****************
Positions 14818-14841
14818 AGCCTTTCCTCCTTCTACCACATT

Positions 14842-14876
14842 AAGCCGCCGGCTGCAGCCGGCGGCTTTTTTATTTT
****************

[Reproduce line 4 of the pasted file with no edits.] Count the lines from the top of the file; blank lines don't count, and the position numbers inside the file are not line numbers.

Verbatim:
14842 AAGCCGCCGGCTGCAGCCGGCGGCTTTTTTATTTT